Population(s) Served

A USDA – NIFA grant will fund research using public databases on plant genomics, plant chemistry, and beneficial fungi to select crop species that will grow well with silphium, Kernza®, and alfalfa. We have secured partnerships with Enel Green Power, US Solar, and Connexus Energy to study the potential of silphium plantings in solar fields as a pollinator crop for native pollinators and honeybees. As a result, we planted silphium seedlings in eight solar fields in Minnesota as part of a 3-year initiative.
We have established a collaboration between professors at Louisiana State University and at Yunnan University, to study ecological impacts of perennial rice in the United States. We shipped five rice lines to LSU. They are currently being grown in quarantine to test for bacterial pathogens. We have also secured a collaboration with Dr. Ming-shun Chen, a USDA scientist specializing in wheat pests, to test our perennial wheat lines for resistance to Hessian fly, a common wheat pest.

Population(s) Served

Where we work

Accreditations

Four Star Charity - Charity Navigator 2021

1% for the Planet 2021

Awards

Food Planet Prize 2020

Curt Bergfors Foundation

Goals & Strategy

SOURCE: Self-reported by organization

Learn about the organization's key goals, strategies, capabilities, and progress.

Charting impact

Four powerful questions that require reflection about what really matters - results.

The Land Institute’s long-term vision is to fundamentally change the way we produce food by marrying agriculture and ecology. We believe it is at once necessary and possible, for the first time in history, to provide humanity with a sustainable foundation in grain agriculture. To feed humanity in the foreseeable future and beyond without soil erosion in the face of floods and droughts will require minimal greenhouse gas output and minimal non-renewable energy. To achieve this, we are working to develop a diverse, perennial grain agroecosystem that is vibrant, just, and equitable for all involved.  Possibly the most fundamental metric of progress is the completion of another growing season, involving breeding cycles of perennial grains and experiment analysis, and this grant would help sustain this impactful work.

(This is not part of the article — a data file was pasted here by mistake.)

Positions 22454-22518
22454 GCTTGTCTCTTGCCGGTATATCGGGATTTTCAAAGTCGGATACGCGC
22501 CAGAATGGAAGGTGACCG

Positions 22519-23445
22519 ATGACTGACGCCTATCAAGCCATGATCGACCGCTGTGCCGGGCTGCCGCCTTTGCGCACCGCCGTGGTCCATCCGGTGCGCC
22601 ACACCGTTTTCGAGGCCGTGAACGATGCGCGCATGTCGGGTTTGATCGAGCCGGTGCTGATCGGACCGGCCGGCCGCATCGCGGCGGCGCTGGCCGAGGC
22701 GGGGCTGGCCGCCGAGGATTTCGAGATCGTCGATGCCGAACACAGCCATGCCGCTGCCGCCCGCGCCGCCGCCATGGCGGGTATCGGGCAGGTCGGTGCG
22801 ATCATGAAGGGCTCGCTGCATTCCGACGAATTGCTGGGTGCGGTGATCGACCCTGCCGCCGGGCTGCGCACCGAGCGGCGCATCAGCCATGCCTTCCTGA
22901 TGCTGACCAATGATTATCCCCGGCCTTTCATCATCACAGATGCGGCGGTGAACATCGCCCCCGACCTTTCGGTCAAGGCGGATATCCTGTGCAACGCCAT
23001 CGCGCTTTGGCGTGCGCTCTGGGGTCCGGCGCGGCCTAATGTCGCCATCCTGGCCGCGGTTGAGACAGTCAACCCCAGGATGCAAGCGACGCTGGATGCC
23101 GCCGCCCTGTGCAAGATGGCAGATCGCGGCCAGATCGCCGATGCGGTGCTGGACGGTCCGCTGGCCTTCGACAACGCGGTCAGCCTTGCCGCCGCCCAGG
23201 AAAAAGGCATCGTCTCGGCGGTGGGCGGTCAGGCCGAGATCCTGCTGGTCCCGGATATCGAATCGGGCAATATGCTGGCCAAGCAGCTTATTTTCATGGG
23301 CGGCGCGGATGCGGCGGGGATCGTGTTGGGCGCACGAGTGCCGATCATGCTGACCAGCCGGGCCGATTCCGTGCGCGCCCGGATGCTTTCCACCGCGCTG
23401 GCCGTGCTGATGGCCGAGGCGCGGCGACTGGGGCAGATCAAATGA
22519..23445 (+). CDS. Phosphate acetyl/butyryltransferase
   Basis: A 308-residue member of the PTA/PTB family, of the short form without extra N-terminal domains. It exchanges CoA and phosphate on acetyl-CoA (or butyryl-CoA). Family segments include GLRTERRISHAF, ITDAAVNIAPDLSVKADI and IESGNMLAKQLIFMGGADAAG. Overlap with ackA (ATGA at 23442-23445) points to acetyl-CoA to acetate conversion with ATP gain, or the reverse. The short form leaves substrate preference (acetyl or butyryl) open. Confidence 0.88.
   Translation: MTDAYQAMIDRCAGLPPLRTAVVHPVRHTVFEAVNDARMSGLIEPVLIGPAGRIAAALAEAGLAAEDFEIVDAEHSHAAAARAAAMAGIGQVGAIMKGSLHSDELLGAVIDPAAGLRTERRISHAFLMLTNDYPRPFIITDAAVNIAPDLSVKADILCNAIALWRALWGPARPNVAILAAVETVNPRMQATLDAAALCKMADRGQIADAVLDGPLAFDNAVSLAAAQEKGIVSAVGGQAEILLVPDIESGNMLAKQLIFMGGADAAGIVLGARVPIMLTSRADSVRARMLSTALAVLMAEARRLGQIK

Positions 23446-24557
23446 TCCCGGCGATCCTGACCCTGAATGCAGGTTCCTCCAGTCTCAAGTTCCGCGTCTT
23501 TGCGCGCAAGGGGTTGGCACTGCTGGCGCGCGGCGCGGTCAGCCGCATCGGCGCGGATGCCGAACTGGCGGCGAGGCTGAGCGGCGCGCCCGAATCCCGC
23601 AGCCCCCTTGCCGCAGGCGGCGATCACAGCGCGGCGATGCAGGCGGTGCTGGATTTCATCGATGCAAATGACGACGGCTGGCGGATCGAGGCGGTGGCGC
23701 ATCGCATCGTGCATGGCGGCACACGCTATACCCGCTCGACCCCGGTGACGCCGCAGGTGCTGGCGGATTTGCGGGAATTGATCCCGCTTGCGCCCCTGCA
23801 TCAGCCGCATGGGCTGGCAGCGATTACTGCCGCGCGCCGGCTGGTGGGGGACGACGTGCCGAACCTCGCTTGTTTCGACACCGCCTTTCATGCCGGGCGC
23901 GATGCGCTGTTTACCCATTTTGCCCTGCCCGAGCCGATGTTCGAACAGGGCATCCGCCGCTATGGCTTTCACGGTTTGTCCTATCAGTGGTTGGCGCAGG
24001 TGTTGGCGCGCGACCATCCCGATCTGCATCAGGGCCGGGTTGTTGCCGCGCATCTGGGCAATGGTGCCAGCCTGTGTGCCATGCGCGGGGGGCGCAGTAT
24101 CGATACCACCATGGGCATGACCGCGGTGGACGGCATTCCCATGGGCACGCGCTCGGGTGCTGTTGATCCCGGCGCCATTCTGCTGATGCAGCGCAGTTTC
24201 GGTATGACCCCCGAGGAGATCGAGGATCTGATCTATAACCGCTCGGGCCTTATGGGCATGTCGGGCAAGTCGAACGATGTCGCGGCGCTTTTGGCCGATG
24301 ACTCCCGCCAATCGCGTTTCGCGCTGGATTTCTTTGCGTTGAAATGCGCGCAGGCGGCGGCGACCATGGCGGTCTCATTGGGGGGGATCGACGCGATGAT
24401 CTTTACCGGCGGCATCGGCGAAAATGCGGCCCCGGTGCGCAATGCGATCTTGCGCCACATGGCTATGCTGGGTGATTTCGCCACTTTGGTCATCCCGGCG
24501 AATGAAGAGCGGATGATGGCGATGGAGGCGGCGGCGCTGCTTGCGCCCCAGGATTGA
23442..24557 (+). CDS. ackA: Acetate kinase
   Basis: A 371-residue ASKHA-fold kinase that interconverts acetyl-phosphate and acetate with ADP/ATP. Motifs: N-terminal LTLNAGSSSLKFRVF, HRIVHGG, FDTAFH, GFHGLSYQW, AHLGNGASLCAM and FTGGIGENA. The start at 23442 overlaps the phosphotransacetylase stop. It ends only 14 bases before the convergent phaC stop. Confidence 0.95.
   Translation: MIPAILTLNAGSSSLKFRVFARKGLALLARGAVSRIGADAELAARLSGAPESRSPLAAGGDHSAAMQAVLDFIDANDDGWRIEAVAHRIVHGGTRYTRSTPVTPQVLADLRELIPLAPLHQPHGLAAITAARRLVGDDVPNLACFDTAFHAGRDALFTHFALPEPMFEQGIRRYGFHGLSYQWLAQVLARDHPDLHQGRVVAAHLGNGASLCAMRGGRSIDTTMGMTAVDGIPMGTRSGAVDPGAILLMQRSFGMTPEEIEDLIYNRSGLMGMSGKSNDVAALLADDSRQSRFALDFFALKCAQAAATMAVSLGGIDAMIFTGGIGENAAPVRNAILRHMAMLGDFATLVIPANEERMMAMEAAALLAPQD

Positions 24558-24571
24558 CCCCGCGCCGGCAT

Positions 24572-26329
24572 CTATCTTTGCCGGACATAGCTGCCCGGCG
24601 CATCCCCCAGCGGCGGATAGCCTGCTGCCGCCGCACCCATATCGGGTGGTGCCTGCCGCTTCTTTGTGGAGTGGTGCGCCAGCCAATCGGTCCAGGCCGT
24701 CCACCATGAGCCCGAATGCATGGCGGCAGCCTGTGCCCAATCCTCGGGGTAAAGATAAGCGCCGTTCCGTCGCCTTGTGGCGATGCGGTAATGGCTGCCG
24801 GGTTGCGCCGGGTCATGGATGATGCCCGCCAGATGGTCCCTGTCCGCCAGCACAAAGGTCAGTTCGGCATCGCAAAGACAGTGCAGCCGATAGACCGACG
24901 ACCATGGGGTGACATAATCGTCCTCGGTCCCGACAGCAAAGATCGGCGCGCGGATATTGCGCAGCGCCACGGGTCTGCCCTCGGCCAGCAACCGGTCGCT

Our strategy to achieve the goal of developing an agricultural system that can produce ample food, reduce or eliminate impacts from the disruptions and dependencies of industrial agriculture, and inform cultural change through education is multi-pronged. Utilizing traditional plant breeding methods with advanced technology, we will lead sustainable and responsible introduction of perennial grain crops in to an economically-accessible global marketplace.

While these goals are long-term and far-reaching, we measure success on our plant breeding advancements, carbon measures from fields, pest management techniques, engagement numbers for educational groups/advocates/scientists, scientific papers published and commercial marketplace integration of perennial crops. Our team of 12 PhD scientists leads a research team that both employ and engage collaboration with global subject matter experts. Internally, our small administration team works diligently to raise the necessary funds and grants that sustain our work.  With a goal as bold as “changing the way the world grows its food,” we know that partners are critical to success. The Land Institute’s research partners provide insight, data, operations support, connectivity, and an expanded community of brainpower and technical capacity. Our global partnerships spread our researchers’ knowledge and botanical germplasm across six continents with diverse climates and soil types. With our partners, we are dedicated to ensuring worldwide food security without compromising ecosystems integrity through locally adapted, perennial agriculture systems.